Patrick: The newly introduced Altra EGO midsole is the real big news with the Altra Escalante. Currently, the Altra EGO midsole is only in two Altras, the Escalante and the recently released King MT (a more rugged trail and OCR shoe). As Altra describes it on their website, “by using a secret blend of compounds, Altra EGO offers the holy grail of running shoe cushioning, comfortable and soft, yet lively and resilient. With increased responsiveness and thinner cushioning, Altra EGO combines a closer to ground feel with the comfort of a plush ride.” Sure, there are a lot of catchy words within that summary, but they all held true when it came time to test them! 
With a stack height of 25mm (being zero-drop, it’s 25mm in both the heel and toe), the Escalante falls in-between the One 2.5 (23mm stack height) and the Torin 2.5 (28mm stack height). The new order of cushioning from least to greatest in Altras neutral lineup is now the One, the Escalante, the Intuition, the Torin, and then the Paradigm. I personally feel like the Escalante is up there in cushion with the Torin, although with a much livelier feel, great if you’re looking to pick up the pace or just have a little extra spring in your step. Also, by having a lower stack height than the Torin, the Escalante has a similar amount of flexibility to the One, with a bit more cushion all around.

Sam: The heavy magic is in the midsole outsole combination. Escalante features Altra's new EGO midsole. EGO is not pure EVA or even from what I can tell a minor blending of EVA and rubber or other compounds. In a clue it is Altra says it is designed to perform "better and more consistently in extreme temperatures" and "have long term durability to maintain excellent cushioning and energy return properties". This sounds a lot like the claims made for adidas Boost and Saucony Everun TPU based midsoles. In terms of softness to touch the Escalante seems a touch softer than Boost and about the same as Everun but as the Boost "popcorn" of expanded TPU are larger the cushioning feels about the same as Boost and a bit softer than Everun. It is definitely softer to the touch than the RMAT in the Hoka Hupana, my 2016 shoe of the year.
On the run the midsole is certainly soft, and comfortable without being energy sapping, bottoming out or mushy. It is very lively in a comfortable way.
But the midsole is only part of the story of how it actually all works and feels on the run...


Patrick:  The outsole of the Altra Escalante features the company’s FootPod Outsole, which “follows the natural construction of the human foot for maximum flexibility and a responsive ride.” There is a lot more black, durable rubber on the Escalante than the One 2.5, and this helps protect the Altra EGO midsole from breaking down quicker over time. It also gives the shoe more grip and traction when the conditions get rough. Also, unlike the One 2.5, which can pick up pieces of gravel on occasion in-between the different sections of the outsole, the Escalante does not have this issue.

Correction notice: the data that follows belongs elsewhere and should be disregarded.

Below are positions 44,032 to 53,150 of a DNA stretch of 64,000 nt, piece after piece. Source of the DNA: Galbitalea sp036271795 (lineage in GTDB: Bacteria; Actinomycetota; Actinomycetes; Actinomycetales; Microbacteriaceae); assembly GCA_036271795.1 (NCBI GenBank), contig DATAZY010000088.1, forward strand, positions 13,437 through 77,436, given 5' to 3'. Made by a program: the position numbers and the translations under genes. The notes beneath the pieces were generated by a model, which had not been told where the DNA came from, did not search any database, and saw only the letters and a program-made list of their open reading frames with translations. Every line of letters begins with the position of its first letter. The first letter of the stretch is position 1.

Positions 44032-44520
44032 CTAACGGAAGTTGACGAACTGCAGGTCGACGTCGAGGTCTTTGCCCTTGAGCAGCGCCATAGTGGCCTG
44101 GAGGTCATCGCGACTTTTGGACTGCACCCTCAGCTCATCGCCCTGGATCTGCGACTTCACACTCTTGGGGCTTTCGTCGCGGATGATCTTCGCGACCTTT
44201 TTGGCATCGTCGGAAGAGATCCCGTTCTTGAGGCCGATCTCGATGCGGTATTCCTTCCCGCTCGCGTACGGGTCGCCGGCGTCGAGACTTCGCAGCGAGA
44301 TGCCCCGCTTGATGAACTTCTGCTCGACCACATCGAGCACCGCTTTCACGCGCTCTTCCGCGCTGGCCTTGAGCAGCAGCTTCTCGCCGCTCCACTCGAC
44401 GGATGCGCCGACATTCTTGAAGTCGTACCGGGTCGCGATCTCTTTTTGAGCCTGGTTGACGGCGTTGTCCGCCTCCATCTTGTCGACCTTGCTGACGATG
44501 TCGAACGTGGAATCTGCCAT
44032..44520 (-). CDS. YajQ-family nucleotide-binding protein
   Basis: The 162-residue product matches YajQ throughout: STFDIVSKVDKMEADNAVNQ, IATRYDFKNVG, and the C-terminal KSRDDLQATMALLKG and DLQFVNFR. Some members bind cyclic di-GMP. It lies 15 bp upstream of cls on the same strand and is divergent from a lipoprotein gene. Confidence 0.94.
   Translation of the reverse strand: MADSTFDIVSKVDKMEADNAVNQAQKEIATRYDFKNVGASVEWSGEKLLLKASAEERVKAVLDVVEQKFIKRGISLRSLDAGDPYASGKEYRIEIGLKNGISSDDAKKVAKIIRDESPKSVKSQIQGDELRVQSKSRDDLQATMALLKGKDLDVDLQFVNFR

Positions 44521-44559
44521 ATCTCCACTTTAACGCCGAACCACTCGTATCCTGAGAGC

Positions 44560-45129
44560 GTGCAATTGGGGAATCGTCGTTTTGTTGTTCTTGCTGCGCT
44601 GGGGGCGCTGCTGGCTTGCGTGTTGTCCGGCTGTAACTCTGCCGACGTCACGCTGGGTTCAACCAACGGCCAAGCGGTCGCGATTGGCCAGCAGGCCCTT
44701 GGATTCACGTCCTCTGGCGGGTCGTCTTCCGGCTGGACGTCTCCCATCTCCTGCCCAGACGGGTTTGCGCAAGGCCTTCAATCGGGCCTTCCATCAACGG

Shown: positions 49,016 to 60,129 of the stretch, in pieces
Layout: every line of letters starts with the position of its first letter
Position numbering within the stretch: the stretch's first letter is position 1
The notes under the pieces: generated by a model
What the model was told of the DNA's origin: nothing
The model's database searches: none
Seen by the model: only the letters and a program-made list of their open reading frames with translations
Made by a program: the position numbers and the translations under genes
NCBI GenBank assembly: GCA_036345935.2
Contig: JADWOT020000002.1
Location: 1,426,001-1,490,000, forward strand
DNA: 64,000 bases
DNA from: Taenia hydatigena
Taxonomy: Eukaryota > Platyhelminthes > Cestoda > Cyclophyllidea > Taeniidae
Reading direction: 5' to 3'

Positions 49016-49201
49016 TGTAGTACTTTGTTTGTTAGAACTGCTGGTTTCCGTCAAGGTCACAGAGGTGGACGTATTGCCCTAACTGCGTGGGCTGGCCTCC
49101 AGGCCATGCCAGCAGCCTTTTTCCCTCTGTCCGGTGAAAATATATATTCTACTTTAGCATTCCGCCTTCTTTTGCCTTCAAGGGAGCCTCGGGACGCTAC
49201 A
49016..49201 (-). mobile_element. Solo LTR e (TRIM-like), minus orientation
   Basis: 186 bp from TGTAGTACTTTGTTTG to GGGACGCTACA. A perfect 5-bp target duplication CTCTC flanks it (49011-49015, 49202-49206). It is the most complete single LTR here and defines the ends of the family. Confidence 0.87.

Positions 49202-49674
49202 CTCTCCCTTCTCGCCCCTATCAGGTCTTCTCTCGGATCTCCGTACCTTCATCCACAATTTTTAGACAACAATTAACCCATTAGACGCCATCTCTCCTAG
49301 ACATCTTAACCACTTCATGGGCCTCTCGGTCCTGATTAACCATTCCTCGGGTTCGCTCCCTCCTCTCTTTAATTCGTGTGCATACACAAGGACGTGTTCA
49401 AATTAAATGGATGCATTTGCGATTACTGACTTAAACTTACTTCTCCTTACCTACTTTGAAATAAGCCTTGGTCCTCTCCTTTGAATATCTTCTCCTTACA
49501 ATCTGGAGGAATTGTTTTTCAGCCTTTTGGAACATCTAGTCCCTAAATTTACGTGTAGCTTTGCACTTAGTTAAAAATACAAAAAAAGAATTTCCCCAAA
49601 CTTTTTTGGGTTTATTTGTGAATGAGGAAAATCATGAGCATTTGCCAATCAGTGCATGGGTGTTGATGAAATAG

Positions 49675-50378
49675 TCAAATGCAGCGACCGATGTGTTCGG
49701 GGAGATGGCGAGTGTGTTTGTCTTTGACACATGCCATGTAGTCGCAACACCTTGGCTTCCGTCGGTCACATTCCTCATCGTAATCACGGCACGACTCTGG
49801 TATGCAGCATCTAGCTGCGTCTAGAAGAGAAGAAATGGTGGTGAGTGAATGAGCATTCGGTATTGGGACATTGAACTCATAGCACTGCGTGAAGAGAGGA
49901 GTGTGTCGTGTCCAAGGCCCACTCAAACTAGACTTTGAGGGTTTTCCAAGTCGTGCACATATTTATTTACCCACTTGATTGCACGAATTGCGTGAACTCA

Sam: The Escalante outsole is dense, firm rubber arranged in a what looks and feels like it is in a stride and wear dynamics correct layout and one that due to its coverage, thickness, and firmness one that does an excellent job stabilizing the soft EGO.
I find Escalante more stable than Freedom ISO from Saucony and so far as stable as say a Boston 6, maybe more stable. The rebound is more lively and energetic (don't forget the outsole)  than Everrun, Boost or Skechers 5GEN and the feel a bit softer but a touch less smooth than the RMAT in the new Hoka Hupana which relies 100% on a single slab for cushion, stability, and wear.  It is somewhat less responsive but should be for me more comfortable under foot for daily miles than the new Skechers GOmeb Razor.
In terms of cushion the forefoot cushion and easy flex is just the way I like it. 25mm of EGO up front getting into the super cush range of maximal shoes such as Hoka but... here it is flexible and lively as Altra uses Inner Flex grooves in the midsole and wide spacing of the quite full coverage, stabilizing outsole rubber.  The forefoot ride and feel is livelier for sure than the Torin maybe not quite as snappy as the Impulse but more comfortable.
Altra Running Escalante
Peter: I agree that the shoe is soft. For me it is right on the verge of bottoming out. I've had a strange experience nearly every run (5 so far) in this shoe. When I start out I think "Wow, these are too soft and they're about to bottom out, ugh". By the end of every one of those runs I've thought "Hmm, these feel smooth, light and fast".


Patrick: The ride of the Altra Escalante is a unique one. Having already put plenty of miles into this shoe, I feel like I could go forever in it. It’s light enough that I don’t feel much of anything on my foot, and the cushion to weight ratio is extremely high. The Altra EGO midsole is very soft and spongy, although it maintains enough firmness and pop to help increase turnover and speed. I’ve also been impressed by the grip of the shoe, especially with the roads around me being a mess lately due to a couple of recent snowstorms. If I had to choose, I prefer the Altra One 2.5’s ride in general, although much of that has to do with the fact that I generally wear very minimal, lightweight shoes for all my runs and races (whether it’s road or trail). That being said, I think the majority of people will prefer the Escalante, and I think this shoe is a huge step forward for Altra, as it’ll appeal to many runners today due to its remarkable performance as well as its sleek, stylish look.